When boxing promoters announced that Muhammad Ali was to fight George Foreman in Zaire in 1974, record producer Stewart Levine says a lightbulb went off in his head.
A close friend of South African trumpeter Hugh Masekela, Levine saw immediately that the heavyweight contest represented an unprecedented opportunity to put Africa on the music map.
Levine's dream became a glorious reality over three days in 1974, when a music festival staged at the Kinshasa Stadium brought together a galaxy of black American stars and the cream of African music.
Yet while the Ali-Foreman fight - the "Rumble in the Jungle" - has become the stuff of legend, the musical sideshow which preceded it had been largely forgotten until the recent release last year of the documentary "Soul Power".
The film, released on DVD this month, makes use of previously unseen footage that had been gathering dust for decades, making only a brief appearance in the Oscar-winning 1996 documentary "When We Were Kings."
Levine freely admits that his goals in organizing the concert - raising awareness of African music in the United States - were largely unfulfilled.
"It didn't work at all," Levine chuckled in an interview with AFP. "In terms of raising awareness about African music, which is what we set out to do, it was a complete failure. Because hardly anybody saw it."
For anyone who was present in Kinshasa's Mai 20 Stadium however, the festival was an unforgettable experience, featuring mesmerizing performances from the likes of James Brown, Bill Withers and Miriam Makeba.
"When the fight was announced, literally the day it was announced, I saw it was set for Zaire and something just went off in my head," Levine recalled.
"We would use the fight as an excuse to give attention to Africa and African-American music, which at that time was rhythm and blues.
"No one took me seriously but it set off this series of insane events which 35 years later became a film."
Planning for the event quickly gathered momentum. Most African-American stars of the time eagerly embraced the idea, Levine recalled.
"For some prima donnas it was difficult," he said. "But for everyone else it wasn't a difficult decision. The idea of going to Africa was very seductive to rhythm and blues artists."
The key to the concert's success was persuading "Godfather of Soul" James Brown to agree, said Levine.
"He was the most important guy because at that time although he was really really popular in America, he was literally a king in Africa, much more than he realized," Levine recalled. "He was the make or break guy for us."
Brown's participation was not without its headaches though.
When the singer and his entourage arrived to board the chartered jet ferrying the concert's performers from the US to Africa in a 20-hour journey via Europe, he turned up with 30,000 pounds of excess equipment.
"That was the most absurd thing and difficult," Levine said. "I still don't know how we got everything on board. The plane was severely overloaded."
By then Levine was grappling with the awful realization that the initial plans for the concert - to run in the days leading up to the Ali-Foreman fight - would have to be scrapped. A cut sustained by Foreman in training led to a month-long delay, meaning the concert and the bout would be staged weeks apart.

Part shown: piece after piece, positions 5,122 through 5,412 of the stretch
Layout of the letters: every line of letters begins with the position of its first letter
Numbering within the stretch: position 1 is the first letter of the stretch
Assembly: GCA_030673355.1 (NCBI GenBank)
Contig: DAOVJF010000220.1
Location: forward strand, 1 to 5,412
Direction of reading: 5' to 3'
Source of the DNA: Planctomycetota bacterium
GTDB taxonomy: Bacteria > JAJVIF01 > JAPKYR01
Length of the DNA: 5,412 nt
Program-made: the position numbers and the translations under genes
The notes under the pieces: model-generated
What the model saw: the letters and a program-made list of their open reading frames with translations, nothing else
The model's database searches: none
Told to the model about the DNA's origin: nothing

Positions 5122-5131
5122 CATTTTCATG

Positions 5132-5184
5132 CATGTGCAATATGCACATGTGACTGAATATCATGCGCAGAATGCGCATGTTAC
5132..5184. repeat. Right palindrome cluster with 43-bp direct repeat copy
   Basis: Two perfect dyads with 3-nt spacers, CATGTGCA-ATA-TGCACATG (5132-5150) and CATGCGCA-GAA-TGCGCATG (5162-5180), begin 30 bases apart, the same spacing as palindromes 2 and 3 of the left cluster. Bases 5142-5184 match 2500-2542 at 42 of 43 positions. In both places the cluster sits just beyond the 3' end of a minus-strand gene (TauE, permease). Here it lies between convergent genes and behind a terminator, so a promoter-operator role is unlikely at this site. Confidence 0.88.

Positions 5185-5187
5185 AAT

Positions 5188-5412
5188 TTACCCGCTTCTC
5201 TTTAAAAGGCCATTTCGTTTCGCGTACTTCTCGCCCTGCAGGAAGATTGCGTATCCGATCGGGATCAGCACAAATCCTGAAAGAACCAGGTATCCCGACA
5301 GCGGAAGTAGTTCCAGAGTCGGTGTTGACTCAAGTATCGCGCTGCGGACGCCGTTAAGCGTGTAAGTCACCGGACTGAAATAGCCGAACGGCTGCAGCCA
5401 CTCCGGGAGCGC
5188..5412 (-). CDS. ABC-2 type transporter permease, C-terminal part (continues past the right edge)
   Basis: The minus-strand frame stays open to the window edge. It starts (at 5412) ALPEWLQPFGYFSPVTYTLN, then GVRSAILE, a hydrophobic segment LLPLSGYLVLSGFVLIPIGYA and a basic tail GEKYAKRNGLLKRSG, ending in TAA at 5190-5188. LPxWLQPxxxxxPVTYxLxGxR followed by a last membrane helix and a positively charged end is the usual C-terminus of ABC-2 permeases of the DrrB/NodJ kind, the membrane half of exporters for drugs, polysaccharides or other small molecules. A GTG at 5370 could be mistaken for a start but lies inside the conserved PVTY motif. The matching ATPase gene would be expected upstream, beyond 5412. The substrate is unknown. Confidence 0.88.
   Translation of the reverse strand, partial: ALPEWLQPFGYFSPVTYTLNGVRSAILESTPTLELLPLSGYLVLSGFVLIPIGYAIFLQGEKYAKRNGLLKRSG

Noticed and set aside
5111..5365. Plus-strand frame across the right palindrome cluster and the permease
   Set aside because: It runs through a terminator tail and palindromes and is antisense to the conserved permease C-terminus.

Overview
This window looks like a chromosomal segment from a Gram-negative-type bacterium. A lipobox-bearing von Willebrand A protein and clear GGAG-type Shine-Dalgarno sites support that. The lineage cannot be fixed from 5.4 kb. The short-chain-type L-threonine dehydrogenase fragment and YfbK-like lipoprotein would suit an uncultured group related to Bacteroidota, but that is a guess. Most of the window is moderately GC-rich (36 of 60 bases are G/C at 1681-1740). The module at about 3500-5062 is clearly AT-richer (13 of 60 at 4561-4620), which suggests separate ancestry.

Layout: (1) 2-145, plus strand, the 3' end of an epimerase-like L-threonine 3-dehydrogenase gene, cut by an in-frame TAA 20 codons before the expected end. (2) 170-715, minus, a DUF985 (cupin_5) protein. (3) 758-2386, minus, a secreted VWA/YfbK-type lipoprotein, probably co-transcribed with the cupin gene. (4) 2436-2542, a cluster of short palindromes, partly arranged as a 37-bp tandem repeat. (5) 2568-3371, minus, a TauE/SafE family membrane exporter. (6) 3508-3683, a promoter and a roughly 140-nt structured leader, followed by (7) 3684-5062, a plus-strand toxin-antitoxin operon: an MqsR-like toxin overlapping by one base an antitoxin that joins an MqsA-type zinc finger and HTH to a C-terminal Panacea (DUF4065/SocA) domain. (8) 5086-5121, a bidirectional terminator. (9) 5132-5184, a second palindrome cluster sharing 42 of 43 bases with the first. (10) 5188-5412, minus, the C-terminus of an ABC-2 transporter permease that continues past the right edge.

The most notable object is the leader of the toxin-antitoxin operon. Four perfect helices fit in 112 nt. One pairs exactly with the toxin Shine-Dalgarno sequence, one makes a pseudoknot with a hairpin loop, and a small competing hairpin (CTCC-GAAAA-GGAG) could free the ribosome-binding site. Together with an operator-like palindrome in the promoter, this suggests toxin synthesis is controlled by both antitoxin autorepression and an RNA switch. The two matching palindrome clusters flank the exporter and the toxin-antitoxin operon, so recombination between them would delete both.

Levine successfully managed to conceal news of the fight's delay until take-off, knowing that had the news broken before the plane departed, many stars would never have agreed to leave the United States.
"I announced on the plane that it was basically a fool's mission," Levine said. "And everyone broke into song. You couldn't write it.
"I'd been thinking 'What are they gonna do? Are they going to throw me out somewhere over the Atlantic? But instead everyone was like 'That's okay man, we're singers.' And they celebrated by breaking out in song.
"It went on like that for about 20 hours."
The camaraderie between the artists during the mid-air jam session is one of the most striking sequences of "Soul Power." Levine says it is inconceivable that something similar could ever take place again.
"These days you have these absurd egos from guys who just stand on a stage and rap," he says. "But these were real artists and the camaraderie is absolutely true. What you see in the film is how it was."
The energy seen in the journey to Africa extended into the concert performances. According to Levine, the exotic setting inspired performers to reach heights they would rarely occupy again.
"I would say that James Brown never performed any better," he said. "Artists have good nights and they have great nights.
"And there was James Brown in the middle of the Congo at 1 am. It's a bit different from playing Cleveland. This concert had a drama to it that led to great performances from everybody."
It wasn't obvious at the time, but in hindsight Zaire 74 marked the beginning of the end of traditional soul and rhythm and blues from mainstream, Levine believes.
"This was the height as it turns out, the apex of rhythm and blues music in America," Levine says. "It never had a bigger moment than it did at that time. Shortly after that we had disco. And then we had rap."
Today however Levine is heartened by the fact that African music is readily accessible and respected in the United States.
"There's a certain irony in that today we have 'World Music' - that term didn't even exist in 1974 - and we have a lot of artists from Africa who have penetrated the United States, from Youssou Ndour to Salif Keita.
"The audiences are probably more prepped to listen to this stuff now than they would have been if they'd seen this concert at the time."
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